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Fox News Goes Easy on Bush's 'My Pet Goat' Moment

Reported by Judy - September 11, 2006 -

Few Americans saw the video of George Bush sitting in a Florida classroom while the Twin Towers burned until Michael Moore had the courage to put it in a movie, but Fox News showed a portion of it Monday (September 11, 2006) while managing to surround it with enough Republican spin to try to make it into a courageous moment.

"Fox and Friends" played a few seconds of the video showing White House Chief of Staff Andrew Card stepping up the president and whispering in his ear, "A second plane hit the second tower. America is under attack,” and then stepping away, leaving the president sitting there staring into space until he picks up the book and begins to read.

Then "Fox and Friends" co-host E.D. Hill took over to add the spin: "Look at his face and try to comprehend the information that is going through his mind then, and wondering how, if you had to be the person, if you had to tell the president this news, how would you phrase it."

Then she tossed a softball to Andrew Card, "When you got the news, what went through your mind, and how did you figure out here’s what I’m going to tell him?"

"I decided that I did not want to have a conversation with the president or answer a question in front of these very young school students. He was in a classroom with extremely young elementary school students so I was decided I would pass on two facts and then make one editorial comment, and then step away from the president so he wouldn’t ask me a question," Card said, sticking to the president's line before the 9/11 commission that he sat there for so long because he didn't want to alarm the school children, even as all hell was breaking out and people elsewhere in the country were being terrorized.

Instead, Card is allowed to say, without challenge, that "I was mightily impressed with how he reacted at that time. He did nothing to introduce fear to those young students, or to the American people or the people of the world through the press corps that was covering him, and then I watched as he met his aswesome responsibilities consistent with the oath he took on January 20, 2001 where he said that he would preserve, protect and defend that constitution.”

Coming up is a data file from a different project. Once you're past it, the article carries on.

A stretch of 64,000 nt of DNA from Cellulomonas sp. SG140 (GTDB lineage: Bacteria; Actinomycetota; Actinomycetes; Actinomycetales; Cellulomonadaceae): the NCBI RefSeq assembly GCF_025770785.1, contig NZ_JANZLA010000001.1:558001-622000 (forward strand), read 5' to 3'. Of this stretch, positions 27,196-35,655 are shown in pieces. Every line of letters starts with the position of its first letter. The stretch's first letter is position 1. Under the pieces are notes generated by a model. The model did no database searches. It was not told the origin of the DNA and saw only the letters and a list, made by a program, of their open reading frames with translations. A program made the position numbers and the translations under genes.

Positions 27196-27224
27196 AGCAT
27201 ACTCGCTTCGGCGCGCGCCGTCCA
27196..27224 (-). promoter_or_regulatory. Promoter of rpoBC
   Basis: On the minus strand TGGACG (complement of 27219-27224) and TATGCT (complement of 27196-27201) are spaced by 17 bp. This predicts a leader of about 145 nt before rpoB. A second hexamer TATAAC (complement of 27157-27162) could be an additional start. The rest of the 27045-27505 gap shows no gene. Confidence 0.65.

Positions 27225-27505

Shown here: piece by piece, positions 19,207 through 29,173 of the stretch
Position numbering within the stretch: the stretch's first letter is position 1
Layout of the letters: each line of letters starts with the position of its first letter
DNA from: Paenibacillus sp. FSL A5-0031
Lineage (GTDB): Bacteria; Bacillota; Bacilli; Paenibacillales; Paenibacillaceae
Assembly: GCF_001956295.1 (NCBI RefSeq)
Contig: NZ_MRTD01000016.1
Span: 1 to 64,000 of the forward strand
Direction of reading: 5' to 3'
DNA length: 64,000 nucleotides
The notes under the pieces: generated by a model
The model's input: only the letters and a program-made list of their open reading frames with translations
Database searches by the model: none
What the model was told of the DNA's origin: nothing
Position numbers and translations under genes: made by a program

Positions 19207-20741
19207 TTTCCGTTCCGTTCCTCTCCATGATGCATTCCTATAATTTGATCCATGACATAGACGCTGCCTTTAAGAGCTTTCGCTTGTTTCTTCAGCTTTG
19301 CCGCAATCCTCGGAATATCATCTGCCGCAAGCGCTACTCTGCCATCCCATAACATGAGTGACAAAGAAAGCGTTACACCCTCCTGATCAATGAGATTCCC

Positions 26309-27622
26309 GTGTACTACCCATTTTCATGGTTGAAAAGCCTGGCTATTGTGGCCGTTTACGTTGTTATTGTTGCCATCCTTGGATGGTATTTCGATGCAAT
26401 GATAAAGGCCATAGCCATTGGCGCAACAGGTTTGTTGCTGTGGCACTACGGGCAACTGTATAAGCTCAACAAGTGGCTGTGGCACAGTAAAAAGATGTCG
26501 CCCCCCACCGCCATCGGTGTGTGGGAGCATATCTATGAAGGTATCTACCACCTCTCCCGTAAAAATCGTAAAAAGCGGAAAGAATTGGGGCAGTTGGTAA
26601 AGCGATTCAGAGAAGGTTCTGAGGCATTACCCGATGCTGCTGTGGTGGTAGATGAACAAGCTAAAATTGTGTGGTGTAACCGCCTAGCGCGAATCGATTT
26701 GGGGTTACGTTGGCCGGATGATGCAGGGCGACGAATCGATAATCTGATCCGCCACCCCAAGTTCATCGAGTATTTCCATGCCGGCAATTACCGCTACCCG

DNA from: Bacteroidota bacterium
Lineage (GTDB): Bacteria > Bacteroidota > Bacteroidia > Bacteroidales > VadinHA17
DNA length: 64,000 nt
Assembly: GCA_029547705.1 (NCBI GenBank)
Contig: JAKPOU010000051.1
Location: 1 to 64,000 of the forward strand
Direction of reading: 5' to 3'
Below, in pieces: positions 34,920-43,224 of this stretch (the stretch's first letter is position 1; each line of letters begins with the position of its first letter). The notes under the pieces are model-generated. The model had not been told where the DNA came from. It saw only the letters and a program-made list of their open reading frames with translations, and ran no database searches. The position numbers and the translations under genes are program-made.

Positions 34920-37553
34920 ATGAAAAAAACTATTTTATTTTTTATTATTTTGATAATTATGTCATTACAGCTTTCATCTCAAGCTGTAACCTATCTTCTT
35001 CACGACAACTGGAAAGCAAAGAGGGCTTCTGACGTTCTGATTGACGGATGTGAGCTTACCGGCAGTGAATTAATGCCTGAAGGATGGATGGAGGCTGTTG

"Fox and Friends" co-host Steve Doocy brought up in a non-threatening way the possibility of getting Bush out of the classroom earlier, saying, "If you had a do-over do you think you should have gotten out of that room faster?"

"I'm not sure that it would have made any difference," said Card, facing no contradiction from either Doocy or Hill.

Instead, Hill said that, "I still well up, I still get the goose-bumps” even though she has watched that video over and over. (I wonder how, since it was rarely seen before Moore showed it.)

In fact, there is plenty to criticize Bush for, based on the 9/11 Commission Report, about those moments while the nation was under attack. The first plane struck the trade center at 8:46 a.m. Bush knew before he went into the classroom, at 8:55 a.m., that it was a commercial airliner, not a small plane. A take-charge guy with a curious mind might have asked somebody (Andrew Card?) to call the FAA and find out what the hell was going on. A call from the president's office might have gotten officials there out of a closed-door meeting so that they could have found out from their staff that other planes had been hijacked.

Card did not have to have a conversation with Bush in front of the school children or alarm them. Instead of letting Bush sit there like a bump on a log, he could have told the president at 9:05 a.m. that the nation was under attack and that he was needed immediately to coordinate the military response and that he needed to immediately excuse himself and leave. Then Card could have turned to the audience and said simply that Bush was needed for urgent business, goodbye. Instead, it was almost 9:15 a.m. before Bush got out of the classroom and to a holding area where, instead of taking charge, he started working on a speech.

The 9/11 Commission Report says no one in the president's party even bothered to call the Pentagon. "The focus was on the President's statement to the nation. The only decision made during this time was to return to Washington," the report says (39). Then followed the bizarre period when Bush basically disappears as his plane flies around for a while, lands once, and then finally goes to Omaha.

In the meantime, the 9/11 commission report says, no one was coordinating the American response. Instead, there were "parallel decisionmaking processes going on" and "competing venues for command and control," according to testimony it received (p. 36).

Coordinating the response was Bush's job and he didn't do it because he didn't want to scare anybody. Or maybe he just wanted to see how "My Pet Goat" turned out.